The singer-songwriter finds solace in Cleveland and honors Lou Reed.

Shilpa Ray photo
Shilpa Ray by Ebru Yildiz

It’s fitting that Shilpa Ray’s signature instrument, the harmonium, is also called a pump organ. Her attachment to the accordion-keyboard hybrid is so corporeal that it’s “like an appendage,” Ray says of the machine whirring through her songs. But for all of its physicality, in Ray’s hands the harmonium is most remarkable for instilling a heartfelt pathos in her songs.

Ray plays at Circle Bar Friday to promote her two-song EP Make Up, released last month. 

Deep emotion is the raison d’être of Make Up. In two separate instances, an acute response to a song motivated Ray to lay down her own version. The title track is Lou Reed’s Transformer deep cut about a dolled-up lover. 

“He was my hero,” Ray says of Reed, who died at the start of her 2013 tour. His death followed her "like a cloud” until she heard “Make Up” at a Sicilian street party. “The song came on and this yellow lab came up to me and started swaying and I was like ‘Okay, I’m gonna dance with this dog, and we just started dancing in the middle of the street. ll of a sudden it took on this other meaning.” 

The EP’s cover of Dinah Washington’s “What a Difference a Day Makes” came out of another bittersweet circumstance. In the middle of a financially disastrous tour during which everyone was “harshing each other’s mellow,” Ray says, she got even more bummed after a stop in Cleveland. But hearing Washington’s voice in the Rock and Roll Hall of Fame listening booth, “unbelievably polished and sophisticated, with so much emotion,” gave her enormous relief. She resolved to record it at a later date.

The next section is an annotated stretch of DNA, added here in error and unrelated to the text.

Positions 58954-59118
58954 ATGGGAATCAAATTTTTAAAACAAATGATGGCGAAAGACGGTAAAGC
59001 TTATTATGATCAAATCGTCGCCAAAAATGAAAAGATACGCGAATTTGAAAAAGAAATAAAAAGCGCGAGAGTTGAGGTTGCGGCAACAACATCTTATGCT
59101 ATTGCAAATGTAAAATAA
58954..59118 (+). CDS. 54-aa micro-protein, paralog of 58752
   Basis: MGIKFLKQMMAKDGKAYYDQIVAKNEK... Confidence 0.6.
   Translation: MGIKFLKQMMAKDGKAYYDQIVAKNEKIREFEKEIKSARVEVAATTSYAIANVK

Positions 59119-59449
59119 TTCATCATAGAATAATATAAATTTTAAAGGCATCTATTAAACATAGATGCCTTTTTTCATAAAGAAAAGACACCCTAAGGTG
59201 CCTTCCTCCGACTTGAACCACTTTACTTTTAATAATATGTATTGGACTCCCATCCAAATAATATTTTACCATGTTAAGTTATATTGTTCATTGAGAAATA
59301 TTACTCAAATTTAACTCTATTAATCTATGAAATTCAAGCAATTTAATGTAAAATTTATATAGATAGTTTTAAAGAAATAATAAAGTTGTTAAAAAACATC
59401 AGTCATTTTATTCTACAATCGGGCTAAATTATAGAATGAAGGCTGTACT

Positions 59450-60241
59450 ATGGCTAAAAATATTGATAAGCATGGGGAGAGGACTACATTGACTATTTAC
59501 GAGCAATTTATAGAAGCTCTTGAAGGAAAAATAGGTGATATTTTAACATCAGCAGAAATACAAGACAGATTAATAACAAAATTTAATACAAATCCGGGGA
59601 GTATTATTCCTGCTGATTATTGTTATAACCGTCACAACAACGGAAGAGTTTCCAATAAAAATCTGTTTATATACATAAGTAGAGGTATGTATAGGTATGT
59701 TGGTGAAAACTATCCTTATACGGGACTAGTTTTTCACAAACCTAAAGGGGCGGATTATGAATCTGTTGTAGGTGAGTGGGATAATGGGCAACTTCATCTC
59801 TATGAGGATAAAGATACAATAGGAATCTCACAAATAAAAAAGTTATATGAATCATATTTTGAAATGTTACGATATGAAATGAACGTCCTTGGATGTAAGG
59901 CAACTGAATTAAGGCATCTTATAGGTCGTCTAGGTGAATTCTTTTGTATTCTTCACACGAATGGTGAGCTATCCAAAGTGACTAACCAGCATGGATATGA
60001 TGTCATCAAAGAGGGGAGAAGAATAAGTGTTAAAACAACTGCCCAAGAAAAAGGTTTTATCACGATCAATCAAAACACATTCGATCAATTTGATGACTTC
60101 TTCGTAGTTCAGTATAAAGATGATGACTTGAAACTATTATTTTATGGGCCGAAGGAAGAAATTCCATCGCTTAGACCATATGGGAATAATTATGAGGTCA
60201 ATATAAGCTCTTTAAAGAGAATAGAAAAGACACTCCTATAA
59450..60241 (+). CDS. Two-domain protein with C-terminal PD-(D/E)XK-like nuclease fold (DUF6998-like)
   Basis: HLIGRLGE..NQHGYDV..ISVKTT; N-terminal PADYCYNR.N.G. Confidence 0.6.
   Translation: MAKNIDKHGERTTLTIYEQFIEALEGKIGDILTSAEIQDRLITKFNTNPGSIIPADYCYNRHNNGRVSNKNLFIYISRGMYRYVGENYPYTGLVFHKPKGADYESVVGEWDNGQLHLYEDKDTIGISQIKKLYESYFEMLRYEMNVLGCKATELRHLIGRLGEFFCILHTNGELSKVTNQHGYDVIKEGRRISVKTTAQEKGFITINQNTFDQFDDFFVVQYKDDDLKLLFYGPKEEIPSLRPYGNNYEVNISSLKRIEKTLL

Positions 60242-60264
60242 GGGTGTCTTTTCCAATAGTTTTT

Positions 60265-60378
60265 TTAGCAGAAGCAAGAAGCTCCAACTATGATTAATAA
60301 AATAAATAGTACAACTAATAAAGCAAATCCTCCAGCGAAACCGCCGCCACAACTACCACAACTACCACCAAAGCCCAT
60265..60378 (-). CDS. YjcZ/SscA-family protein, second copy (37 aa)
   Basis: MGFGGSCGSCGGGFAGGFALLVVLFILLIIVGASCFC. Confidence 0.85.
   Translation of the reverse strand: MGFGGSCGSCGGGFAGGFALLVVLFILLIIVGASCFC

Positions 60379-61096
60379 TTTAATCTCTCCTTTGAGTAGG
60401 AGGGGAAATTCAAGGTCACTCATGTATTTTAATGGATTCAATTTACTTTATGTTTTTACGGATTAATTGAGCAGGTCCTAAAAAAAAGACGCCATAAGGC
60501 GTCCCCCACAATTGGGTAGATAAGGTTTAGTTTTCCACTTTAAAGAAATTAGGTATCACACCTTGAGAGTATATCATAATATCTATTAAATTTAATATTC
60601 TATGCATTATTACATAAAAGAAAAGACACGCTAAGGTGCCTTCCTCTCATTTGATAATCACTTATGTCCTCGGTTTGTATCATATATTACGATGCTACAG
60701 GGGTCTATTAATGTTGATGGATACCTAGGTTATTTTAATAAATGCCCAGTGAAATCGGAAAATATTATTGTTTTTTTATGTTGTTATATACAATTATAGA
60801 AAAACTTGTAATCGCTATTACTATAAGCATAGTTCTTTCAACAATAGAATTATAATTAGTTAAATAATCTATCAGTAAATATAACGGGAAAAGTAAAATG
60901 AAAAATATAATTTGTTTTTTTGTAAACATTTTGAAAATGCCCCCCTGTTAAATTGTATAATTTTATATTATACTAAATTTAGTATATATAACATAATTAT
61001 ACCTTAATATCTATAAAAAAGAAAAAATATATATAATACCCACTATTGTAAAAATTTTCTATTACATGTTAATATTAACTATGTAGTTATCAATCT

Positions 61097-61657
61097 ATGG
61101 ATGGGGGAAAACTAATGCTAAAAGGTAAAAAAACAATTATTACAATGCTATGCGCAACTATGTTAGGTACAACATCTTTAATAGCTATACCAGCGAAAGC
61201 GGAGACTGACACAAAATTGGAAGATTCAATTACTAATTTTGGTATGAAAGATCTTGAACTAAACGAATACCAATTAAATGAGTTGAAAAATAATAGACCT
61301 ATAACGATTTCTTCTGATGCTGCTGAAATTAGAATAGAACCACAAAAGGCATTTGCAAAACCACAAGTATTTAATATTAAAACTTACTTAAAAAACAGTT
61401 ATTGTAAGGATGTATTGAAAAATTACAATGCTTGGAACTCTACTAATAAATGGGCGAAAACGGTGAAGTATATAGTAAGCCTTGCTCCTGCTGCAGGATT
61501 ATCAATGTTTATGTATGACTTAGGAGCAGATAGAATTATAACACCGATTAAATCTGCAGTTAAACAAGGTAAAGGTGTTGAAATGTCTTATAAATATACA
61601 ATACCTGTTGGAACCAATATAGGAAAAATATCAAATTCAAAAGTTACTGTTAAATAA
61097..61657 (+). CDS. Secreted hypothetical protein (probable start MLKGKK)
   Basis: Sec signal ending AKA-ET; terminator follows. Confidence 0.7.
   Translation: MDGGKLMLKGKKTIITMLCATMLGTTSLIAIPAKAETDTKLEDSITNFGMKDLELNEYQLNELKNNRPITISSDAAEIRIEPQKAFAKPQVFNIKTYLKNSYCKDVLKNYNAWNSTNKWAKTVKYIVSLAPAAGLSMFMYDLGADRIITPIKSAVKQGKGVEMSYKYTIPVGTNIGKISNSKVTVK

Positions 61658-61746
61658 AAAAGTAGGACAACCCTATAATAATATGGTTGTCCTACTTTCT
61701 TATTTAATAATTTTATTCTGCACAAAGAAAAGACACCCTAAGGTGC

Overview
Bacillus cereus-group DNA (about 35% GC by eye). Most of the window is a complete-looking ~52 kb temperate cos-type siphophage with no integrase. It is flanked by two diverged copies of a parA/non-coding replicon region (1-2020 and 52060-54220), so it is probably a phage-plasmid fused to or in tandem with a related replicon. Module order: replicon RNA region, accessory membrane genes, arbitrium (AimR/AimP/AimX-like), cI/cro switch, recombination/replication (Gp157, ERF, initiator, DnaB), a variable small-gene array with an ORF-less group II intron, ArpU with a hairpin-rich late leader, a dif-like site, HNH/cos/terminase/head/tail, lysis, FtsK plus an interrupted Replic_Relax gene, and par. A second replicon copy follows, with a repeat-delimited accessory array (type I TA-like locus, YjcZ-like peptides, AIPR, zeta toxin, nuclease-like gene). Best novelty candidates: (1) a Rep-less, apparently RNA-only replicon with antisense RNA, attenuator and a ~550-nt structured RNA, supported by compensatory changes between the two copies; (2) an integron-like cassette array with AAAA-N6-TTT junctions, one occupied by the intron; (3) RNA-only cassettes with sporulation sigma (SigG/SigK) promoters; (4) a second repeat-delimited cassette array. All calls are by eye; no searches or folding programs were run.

Ray wants to ignite an equally ardent reaction in her own audience. Although she says her favorite part of playing live--bringing people into her own world--is narcissistic, her main goal as a performer is pretty selfless. “I just want people to feel something, even if you hate it. Hatred is still a feeling; it’s still valid.”

But, she says, laughing,  “I would really hate it if somebody felt really scared after listening to my music."

Shilpa Ray’s album Last Year’s Savages comes out May 19.